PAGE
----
Throughout this semester, when visiting small cities in the south and midwest, I found myself scouring for hand-made crafts. I would wonder aimlessly around shops and stands until I realized, I was subconsciously headed straight towards the hand-made crafts section. Being in the role of the maker this semester of course has encouraged me to continue to make, but I've found I have more appreciation for other fellow/experienced makers. I find other people's crafts to be inspirational as well as unique and intimate. Whether they produce things out of necessity to make money, or as a hobby that they can cash on, I'm getting a glimpse of their life and know a little bit of what they do outside of standing at this booth, wrapping up my souvenir.
Sunday, January 9, 2011
The intrigue of hand-made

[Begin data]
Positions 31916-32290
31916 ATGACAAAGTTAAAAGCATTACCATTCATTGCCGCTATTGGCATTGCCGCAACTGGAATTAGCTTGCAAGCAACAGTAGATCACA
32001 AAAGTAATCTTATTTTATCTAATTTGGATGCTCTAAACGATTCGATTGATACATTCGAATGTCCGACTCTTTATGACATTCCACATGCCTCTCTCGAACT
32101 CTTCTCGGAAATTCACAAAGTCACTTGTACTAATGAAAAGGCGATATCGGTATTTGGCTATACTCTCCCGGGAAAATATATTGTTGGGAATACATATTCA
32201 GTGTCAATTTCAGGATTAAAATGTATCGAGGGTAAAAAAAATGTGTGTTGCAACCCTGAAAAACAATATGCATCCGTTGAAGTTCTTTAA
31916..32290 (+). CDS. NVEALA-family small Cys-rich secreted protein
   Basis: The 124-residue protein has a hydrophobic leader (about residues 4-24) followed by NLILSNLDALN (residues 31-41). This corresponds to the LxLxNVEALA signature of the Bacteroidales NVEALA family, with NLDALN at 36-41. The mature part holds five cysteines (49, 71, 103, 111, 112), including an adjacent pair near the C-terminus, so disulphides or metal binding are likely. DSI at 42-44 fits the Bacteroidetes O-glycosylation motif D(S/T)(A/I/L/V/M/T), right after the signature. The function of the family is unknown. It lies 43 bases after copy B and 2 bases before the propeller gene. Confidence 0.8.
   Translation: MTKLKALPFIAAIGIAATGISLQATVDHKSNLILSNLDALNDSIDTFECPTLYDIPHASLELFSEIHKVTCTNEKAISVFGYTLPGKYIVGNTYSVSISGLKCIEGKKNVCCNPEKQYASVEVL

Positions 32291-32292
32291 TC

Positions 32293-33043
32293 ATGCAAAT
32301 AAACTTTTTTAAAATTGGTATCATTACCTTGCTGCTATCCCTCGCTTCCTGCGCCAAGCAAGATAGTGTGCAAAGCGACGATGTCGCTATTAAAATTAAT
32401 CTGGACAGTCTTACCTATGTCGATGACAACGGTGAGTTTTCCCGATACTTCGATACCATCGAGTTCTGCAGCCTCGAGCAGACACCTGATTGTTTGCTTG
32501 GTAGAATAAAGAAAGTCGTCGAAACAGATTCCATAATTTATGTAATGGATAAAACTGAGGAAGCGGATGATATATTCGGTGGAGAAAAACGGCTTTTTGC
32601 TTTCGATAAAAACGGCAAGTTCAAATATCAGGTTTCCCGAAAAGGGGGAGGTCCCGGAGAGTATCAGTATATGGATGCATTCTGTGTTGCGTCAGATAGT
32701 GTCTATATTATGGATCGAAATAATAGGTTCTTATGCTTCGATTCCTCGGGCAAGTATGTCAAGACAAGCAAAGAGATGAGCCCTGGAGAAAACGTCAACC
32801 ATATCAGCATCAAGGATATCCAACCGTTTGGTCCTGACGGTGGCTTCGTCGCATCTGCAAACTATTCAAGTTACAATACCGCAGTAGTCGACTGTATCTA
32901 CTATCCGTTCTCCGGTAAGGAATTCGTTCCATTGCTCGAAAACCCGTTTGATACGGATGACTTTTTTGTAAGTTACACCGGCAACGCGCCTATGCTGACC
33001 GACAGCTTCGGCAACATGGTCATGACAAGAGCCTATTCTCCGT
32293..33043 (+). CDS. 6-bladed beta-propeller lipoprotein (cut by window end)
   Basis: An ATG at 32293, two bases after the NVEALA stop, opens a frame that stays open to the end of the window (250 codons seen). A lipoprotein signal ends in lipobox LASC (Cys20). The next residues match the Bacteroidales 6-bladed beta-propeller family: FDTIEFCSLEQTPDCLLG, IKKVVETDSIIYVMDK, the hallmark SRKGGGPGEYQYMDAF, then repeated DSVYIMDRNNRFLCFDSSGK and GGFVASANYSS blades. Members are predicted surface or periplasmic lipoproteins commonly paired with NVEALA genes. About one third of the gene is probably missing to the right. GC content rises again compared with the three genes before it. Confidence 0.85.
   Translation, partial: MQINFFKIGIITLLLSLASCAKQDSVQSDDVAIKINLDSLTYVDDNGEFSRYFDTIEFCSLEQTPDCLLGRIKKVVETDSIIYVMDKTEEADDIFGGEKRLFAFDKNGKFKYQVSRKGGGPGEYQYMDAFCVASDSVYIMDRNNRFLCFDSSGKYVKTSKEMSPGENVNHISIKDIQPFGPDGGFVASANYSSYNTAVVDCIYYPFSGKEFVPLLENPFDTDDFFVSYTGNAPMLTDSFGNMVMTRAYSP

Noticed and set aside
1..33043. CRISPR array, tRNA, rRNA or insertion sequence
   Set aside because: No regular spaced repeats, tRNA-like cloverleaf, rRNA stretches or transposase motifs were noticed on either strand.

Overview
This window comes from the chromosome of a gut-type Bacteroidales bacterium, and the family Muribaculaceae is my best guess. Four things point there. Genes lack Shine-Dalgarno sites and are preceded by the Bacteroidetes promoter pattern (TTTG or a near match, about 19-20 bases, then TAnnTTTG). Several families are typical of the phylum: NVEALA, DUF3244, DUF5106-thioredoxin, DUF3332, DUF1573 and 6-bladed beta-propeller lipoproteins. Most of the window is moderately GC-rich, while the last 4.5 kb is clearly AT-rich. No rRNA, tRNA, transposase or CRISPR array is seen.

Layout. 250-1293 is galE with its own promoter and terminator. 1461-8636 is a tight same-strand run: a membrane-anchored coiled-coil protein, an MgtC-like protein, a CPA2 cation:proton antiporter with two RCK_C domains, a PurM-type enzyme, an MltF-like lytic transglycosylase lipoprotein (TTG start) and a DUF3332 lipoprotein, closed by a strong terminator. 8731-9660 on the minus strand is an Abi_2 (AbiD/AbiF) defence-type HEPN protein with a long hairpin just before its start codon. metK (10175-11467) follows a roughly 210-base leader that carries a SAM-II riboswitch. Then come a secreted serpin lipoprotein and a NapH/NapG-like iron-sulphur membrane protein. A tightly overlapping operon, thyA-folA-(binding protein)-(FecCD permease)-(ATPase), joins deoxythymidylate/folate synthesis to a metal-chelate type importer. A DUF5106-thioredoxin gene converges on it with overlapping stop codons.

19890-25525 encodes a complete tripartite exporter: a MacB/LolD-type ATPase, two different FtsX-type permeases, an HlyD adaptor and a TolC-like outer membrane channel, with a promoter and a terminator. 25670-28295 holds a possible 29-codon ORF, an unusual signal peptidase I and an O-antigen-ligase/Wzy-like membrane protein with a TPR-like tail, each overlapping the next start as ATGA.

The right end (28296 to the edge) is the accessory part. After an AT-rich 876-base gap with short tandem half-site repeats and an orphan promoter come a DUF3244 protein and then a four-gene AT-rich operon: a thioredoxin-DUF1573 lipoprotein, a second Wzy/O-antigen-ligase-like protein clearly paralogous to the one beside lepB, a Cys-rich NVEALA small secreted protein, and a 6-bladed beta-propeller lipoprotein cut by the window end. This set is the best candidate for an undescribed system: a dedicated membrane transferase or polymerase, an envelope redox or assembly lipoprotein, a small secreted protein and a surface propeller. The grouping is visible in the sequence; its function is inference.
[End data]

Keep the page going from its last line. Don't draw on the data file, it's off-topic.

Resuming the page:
Through my travel journals, I have observed that in many souvenir booths and shops, hand-made crafts are the most celebrated and successful. Why is this? I'll admit I used to scoff at the knitted goods on the souvenir strips in Nha Trang, Vietnam (where Miss Universe was hosted in 2008) because I thought knitting was such a normal, easy craft done everywhere---why would you get a knit purse here and not home? As we've reflected on our own knitting projects, I'm starting to see the intrigue in hand-made knits created by people of different cultures and lifestyles. One, it's a great, non-flashy remnant of whatever place you bought it from. Two, it's hand-made and an inherently one-of-a-kind craft that you likely only have one opportunity of obtaining.